Coastal erosion map shows homes worth £584m will be lost to the sea by 2100
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A new map of England’s coastline suggests that £584m worth of residential property will succumb to coastal erosion by 2100.
One Home’s 'England’s Communities Under Threat Interactive Map' is an up-to-date look at the UK’s eroding cliffs and the threat this poses to the most at-risk seaside villages and hamlets.
The map highlights where no new sea defences will be built to defend against erosion, meaning homes will be lost to the sea.
In some cases, homeowners could be asked to pay thousands of pounds towards the cost of demolishing their homes, while potentially still paying a mortgage. Demolition grants of up to £6,000 are available from authorities, but costs above this must be met by the owner.
The map was plotted using existing Environment Agency data and Shoreline Management Plans (SMPs), which outline the risks to an area and whether or not it will be protected from erosion.
The coastal communities identified by One Home that will lose the most homes are in Cornwall, Cumbria, Dorset, East Yorkshire, Essex, the Isle of Wight, Kent, Northumberland, Norfolk and Sussex.
The most impacted areas will be the villages of Bacton, Walcott and Ostend in North Norfolk, which are estimated to lose over 400 properties by 2100 with estimated damages over £100m.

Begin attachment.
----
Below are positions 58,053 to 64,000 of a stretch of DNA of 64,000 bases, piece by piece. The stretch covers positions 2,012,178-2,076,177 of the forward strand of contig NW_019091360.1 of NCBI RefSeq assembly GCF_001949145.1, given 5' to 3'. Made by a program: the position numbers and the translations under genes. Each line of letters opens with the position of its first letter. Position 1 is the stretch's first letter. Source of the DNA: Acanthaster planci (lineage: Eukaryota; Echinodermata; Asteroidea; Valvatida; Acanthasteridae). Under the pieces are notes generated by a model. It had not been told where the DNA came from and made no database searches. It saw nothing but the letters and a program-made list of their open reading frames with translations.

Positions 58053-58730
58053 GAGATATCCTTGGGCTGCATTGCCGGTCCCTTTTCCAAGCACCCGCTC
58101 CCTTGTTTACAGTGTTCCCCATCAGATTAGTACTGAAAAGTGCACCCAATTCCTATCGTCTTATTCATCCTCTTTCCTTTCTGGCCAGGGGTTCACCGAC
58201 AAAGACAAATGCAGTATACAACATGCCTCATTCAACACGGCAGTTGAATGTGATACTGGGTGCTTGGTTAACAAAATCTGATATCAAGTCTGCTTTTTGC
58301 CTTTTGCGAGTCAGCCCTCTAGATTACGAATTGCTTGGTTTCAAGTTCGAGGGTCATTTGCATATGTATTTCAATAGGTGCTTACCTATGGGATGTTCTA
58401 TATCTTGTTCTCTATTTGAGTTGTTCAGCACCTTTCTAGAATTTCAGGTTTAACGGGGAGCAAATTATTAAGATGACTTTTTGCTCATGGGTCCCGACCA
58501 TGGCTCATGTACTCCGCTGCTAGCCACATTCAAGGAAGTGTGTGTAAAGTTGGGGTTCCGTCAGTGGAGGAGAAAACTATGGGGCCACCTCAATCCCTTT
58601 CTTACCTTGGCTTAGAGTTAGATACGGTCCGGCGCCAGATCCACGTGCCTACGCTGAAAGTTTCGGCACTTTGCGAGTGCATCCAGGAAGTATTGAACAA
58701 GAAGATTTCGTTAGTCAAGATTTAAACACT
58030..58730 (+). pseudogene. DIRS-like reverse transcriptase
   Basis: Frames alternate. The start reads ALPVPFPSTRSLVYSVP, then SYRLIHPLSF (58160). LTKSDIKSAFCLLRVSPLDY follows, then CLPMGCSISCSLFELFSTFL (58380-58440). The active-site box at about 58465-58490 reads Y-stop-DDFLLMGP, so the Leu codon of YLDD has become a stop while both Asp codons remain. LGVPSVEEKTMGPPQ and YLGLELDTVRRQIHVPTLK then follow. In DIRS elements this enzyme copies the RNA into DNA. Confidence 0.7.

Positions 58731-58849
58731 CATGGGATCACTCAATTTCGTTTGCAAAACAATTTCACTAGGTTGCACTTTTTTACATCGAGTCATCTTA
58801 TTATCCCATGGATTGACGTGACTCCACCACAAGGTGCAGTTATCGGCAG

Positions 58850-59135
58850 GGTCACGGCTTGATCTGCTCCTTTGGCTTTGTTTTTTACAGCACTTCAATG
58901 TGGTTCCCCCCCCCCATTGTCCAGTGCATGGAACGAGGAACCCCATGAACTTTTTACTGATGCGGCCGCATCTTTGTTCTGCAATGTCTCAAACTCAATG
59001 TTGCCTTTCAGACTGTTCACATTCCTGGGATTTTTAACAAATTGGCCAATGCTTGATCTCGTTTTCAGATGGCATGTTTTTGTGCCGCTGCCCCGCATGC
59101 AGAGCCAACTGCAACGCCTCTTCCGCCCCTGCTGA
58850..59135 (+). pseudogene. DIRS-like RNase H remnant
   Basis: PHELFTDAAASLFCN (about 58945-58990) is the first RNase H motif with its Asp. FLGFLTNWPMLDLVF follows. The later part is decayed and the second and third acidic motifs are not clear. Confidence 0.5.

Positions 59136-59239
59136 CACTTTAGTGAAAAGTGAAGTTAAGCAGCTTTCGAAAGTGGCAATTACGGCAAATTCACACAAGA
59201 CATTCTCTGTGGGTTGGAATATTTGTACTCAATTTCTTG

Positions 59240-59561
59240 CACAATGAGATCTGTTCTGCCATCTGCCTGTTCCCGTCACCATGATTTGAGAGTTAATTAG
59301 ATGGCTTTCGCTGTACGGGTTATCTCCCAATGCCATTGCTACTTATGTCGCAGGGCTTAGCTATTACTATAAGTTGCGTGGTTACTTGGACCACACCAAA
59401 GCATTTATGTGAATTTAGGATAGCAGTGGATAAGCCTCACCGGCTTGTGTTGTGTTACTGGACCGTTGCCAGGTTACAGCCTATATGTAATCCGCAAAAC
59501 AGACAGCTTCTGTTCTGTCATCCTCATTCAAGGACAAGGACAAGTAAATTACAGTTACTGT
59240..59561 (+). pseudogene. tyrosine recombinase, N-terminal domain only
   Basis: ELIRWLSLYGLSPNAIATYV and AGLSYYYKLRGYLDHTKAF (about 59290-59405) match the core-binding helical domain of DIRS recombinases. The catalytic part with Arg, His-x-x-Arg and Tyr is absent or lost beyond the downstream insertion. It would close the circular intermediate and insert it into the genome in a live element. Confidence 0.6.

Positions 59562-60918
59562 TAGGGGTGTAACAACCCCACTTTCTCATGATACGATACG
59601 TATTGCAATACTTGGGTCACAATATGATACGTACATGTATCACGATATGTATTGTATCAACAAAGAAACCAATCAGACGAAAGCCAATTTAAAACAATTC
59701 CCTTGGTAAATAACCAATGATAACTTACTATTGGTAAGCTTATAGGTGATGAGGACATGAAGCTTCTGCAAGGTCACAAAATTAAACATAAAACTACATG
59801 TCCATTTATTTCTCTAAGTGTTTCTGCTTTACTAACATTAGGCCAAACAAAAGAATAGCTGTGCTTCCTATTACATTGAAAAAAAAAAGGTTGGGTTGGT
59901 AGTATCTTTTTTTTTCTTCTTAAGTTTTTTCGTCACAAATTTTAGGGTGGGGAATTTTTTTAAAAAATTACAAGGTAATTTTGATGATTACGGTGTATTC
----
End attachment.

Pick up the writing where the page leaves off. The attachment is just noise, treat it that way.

One Home chief executive Angela Terry said: “Sea levels are rising as global temperatures soar and so larger waves batter our coast during severe storms. These irreversible changes mean some cliff faces are crumbling fast.
“We can’t turn the tide or build a wall around the entire coast, so we urgently need to help seaside communities to prepare for the damage that will come.
“Shoreline Management Plans are publicly available documents but most people are unaware of their existence. Many homeowners don’t know their properties are at risk or that decisions have been made about whether to protect them or not.
“SMPs are not statutory, so new developments can continue. Funding is not guaranteed, so even where communities have been chosen to be ‘saved’ the money might not be there, giving people false hope that their home will be protected long-term.”
One Home said that coastal communities should be made explicitly aware of SMP decisions in their areas and the consequences of them so that residents can plan ahead accordingly.
They also want practical information to be made easily available about the future of homes, infrastructure and businesses as climate change impacts increase.
Finally, it suggests appointing a coastal communities minister that would oversee a coordinated response to the climate change risk on these communities.
An Environment Agency spokesperson said: “We know the devastating impact that flooding and coastal change can have, which is why improving the resilience of people and communities is our top priority. From 2015 to 2021, we invested £1.2bn to better protect around 200,000 homes from coastal erosion and sea flooding.
“However, climate change means that our coast is changing at an accelerated rate, meaning in some places we and coastal authorities will need to help local communities adapt and transition away from the current coastline.”
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